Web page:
Short read: The nerve-centre of the entire war…
Long read: Let’s start with a few salient facts… 1) Where we meet – if you know how and where to look – you can see the dagger that was plunged into the heart of Nazi Germany. 2) Until the middle of 1944 there were more British civilian deaths than military. 3) Europe, like a prison door, had clanged shut – this country stood alone and at bay in guarding the future of the civilised world. And Westminster? The nerve-centre of the entire war, it was a city transformed: sandbagged tombs in the Abbey (ditto Eros in Piccadilly Circus); a pillbox and barbed wire in Parliament Square; a machine-gun nest on the Members’ Terrace; bombers caught in the scissors of searchlights; barrage balloons and air-raid shelters; nights out of the Revelation of St. John – fires that turned the moon blood red and canopied the Thames with smoke. Any of that left? Well, more than you’d think. And in some cases it’s not just “trace evidence.” That history is writ here in stone. We end at the Cabinet War Rooms, the fortified bunker that housed Winston Churchill’s centre of operations during the war. Guided by Joanne and Andry R.
WESTMINSTER AT WAR – THE PRACTICALS
The Westminster at War walk takes place every* Sunday afternoon at 1.45 pm. The meeting point is just outside the riverside exit of EmbankmentTube. N.B. the Churchill Museum – the Cabinet War Rooms – where we end, is just a stone’s throw away from WestminsterTube. *Except November 10 and April 26
And surely in order here, a mention of our other great World War II walk: The Blitz. It goes at 2.30 pm every* Thursday from just outside exit 2 of St. Paul’sTube. *Except Dec. 26
LONDON WALKS SOUPÇON
“At the Windmill, the young lovelies were on stage ‘Continuous daily from 11.15 a.m to 7.30 p.m.’ The Windmill’s line of leggy chorus girls strutted and kicked right through the Blitz, prompting the management to adopt the slogan, ‘We’re Never Closed.’ Since the Windmill was best known for its bevy of nudes, the local wits soon changed the slogan to, ‘We’re Never Clothed.'”
“Some of the damage has been curious. A section of one big block of flats was taken out as neatly as a slice carved from a cake. Homes on Dover Street were opened up like dollhouses, so that passersby could see pictures still hanging on a wall or some trivial little ornaments still arranged neatly on a mantelpiece that was dangling in space; it seemed as though people’s lives as well as their inanimate possessions were being dissected in public.”
“When the tram reached the middle of Westminster Bridge, the driver refused to go on any further, insisting that it was too dangerous. He changed his mind after a few minutes, though, and the tram continued its interrupted route over Westminster Bridge and up the Victoria Embankment. When it reached the corner of Horse Guards Avenue, its journey ended forever. A high explosive bomb, 550 lbs of TNT, hit and exploded just behind the tram. The carriage was demolished. The driver, conductor, and all but three of its thirty-three passengers were killed instantly.” Editor’s Note: I’m haunted by this footnote to December 29, 1940. If the driver hadn’t stopped in the first place. Or if he hadn’t changed his mind, had stayed put, had heeded his sixth sense that ahead lay death. London’s history can sear your mind. I can never pass that corner without thinking about that night, that tram, that 550 lbs bomb exploding, that driver and his conductor, the thirty passengers who were killed, the three who survived. That corner isn’t just a nondescript corner in central London. It’s got meaning. It explodes in my head.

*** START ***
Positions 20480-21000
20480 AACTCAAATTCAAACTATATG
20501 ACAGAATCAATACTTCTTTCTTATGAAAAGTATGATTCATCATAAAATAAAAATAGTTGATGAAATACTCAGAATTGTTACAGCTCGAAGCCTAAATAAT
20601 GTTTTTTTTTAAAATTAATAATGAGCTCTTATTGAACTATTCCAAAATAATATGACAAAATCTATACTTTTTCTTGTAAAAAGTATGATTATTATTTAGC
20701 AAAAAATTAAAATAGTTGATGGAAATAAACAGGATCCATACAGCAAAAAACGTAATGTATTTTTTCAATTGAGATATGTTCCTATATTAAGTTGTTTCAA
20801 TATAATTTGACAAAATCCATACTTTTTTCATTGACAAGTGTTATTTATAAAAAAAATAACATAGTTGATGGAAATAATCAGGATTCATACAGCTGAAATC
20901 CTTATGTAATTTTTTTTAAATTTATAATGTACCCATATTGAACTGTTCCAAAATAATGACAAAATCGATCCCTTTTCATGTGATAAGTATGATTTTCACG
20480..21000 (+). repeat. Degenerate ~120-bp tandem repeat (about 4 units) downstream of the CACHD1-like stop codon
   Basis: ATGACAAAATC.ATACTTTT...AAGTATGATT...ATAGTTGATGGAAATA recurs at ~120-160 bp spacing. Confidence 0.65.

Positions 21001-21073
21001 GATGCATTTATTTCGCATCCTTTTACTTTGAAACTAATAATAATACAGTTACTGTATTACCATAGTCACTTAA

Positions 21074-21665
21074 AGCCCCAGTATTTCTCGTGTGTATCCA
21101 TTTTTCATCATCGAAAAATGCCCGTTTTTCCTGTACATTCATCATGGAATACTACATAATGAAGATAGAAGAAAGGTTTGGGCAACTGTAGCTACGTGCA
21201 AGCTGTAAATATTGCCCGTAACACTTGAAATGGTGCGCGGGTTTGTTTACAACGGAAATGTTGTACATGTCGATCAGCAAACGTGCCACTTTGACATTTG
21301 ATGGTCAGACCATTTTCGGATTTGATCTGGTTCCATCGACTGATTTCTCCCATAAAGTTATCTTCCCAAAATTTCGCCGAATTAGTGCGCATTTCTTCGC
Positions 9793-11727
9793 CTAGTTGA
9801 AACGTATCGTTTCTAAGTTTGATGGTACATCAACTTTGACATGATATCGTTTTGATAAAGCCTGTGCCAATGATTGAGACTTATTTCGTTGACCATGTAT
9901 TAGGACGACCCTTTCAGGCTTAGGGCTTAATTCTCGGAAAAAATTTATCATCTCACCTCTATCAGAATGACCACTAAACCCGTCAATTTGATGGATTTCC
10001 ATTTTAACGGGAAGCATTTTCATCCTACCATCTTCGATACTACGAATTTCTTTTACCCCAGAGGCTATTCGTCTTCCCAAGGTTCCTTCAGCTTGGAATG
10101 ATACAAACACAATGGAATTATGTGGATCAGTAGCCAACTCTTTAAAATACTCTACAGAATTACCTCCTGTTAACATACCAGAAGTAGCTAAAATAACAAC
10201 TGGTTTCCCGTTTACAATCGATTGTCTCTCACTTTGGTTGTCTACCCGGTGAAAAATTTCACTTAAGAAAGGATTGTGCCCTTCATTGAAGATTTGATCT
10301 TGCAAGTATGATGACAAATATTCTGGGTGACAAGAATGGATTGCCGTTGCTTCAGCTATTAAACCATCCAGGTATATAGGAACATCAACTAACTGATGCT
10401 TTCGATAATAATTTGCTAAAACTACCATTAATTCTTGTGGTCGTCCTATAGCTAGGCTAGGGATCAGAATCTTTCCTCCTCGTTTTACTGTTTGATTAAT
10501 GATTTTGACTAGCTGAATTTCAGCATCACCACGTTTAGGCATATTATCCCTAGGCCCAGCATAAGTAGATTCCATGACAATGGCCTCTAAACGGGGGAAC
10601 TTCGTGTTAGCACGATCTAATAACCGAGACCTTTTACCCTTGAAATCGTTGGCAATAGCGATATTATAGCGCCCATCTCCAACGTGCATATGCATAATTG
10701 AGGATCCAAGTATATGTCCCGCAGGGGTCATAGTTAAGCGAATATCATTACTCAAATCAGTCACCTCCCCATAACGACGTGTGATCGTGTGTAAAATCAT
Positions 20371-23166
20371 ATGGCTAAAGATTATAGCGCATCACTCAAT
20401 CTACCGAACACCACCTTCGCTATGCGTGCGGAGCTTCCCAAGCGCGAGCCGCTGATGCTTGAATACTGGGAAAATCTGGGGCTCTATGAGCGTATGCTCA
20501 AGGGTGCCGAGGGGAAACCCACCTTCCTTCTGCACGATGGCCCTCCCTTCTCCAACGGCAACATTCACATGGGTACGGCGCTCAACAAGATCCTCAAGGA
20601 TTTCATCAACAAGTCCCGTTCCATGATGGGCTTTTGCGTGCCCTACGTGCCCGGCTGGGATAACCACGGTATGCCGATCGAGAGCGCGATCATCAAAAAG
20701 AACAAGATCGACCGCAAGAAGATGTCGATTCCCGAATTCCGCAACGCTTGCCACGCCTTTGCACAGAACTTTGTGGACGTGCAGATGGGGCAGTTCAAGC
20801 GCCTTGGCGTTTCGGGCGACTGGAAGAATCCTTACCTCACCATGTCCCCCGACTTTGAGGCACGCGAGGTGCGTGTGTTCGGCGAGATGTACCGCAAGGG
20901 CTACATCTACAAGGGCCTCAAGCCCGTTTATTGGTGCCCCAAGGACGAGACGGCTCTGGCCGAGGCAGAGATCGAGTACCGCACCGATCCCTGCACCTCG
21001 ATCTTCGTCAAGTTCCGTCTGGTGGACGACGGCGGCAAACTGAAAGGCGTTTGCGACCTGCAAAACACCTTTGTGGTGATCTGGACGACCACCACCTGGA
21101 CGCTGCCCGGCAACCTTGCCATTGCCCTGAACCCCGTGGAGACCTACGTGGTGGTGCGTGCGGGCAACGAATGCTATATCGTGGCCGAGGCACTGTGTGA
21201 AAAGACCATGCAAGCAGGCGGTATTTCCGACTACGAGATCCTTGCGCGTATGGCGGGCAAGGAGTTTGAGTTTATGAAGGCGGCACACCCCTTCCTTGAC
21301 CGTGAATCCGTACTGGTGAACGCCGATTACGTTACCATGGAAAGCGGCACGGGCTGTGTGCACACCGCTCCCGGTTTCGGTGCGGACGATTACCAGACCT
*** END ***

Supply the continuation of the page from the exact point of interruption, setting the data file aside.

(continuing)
LONDON WALKS REVIEWS
“by far the most impressive series of walks that I have ever encountered are those offered by London Walks” Travel and Enjoy
“London Walks was acknowledged as the premier walking tour company in the entire world“ American Tour Guides Convention
“The original and best – there are several companies offering walking tours of London but London Walks (London’s oldest) is easily the pick of the bunch” London, Cadogan Guide
“We’ve done several walking tours with London Walks over the years and have never been disappointed. The latest one we did on a chilly Sunday in January was the one called Westminster at War. We walked around areas and up streets I’ve been to before but discovered lots of things I didn’t know about. The guide as always was very knowledgeable about his subject. The guide finished the tour by taking us to the Churchill War Rooms where we spent a couple of happy hours.” island163 Letchworth, UK
“On our last day in London, we walked the Westminster at War tour with Rex. He was very informative and passionate about this subject. We learned so much about London and its history. Thanks for a great tour. ” Phyllis B.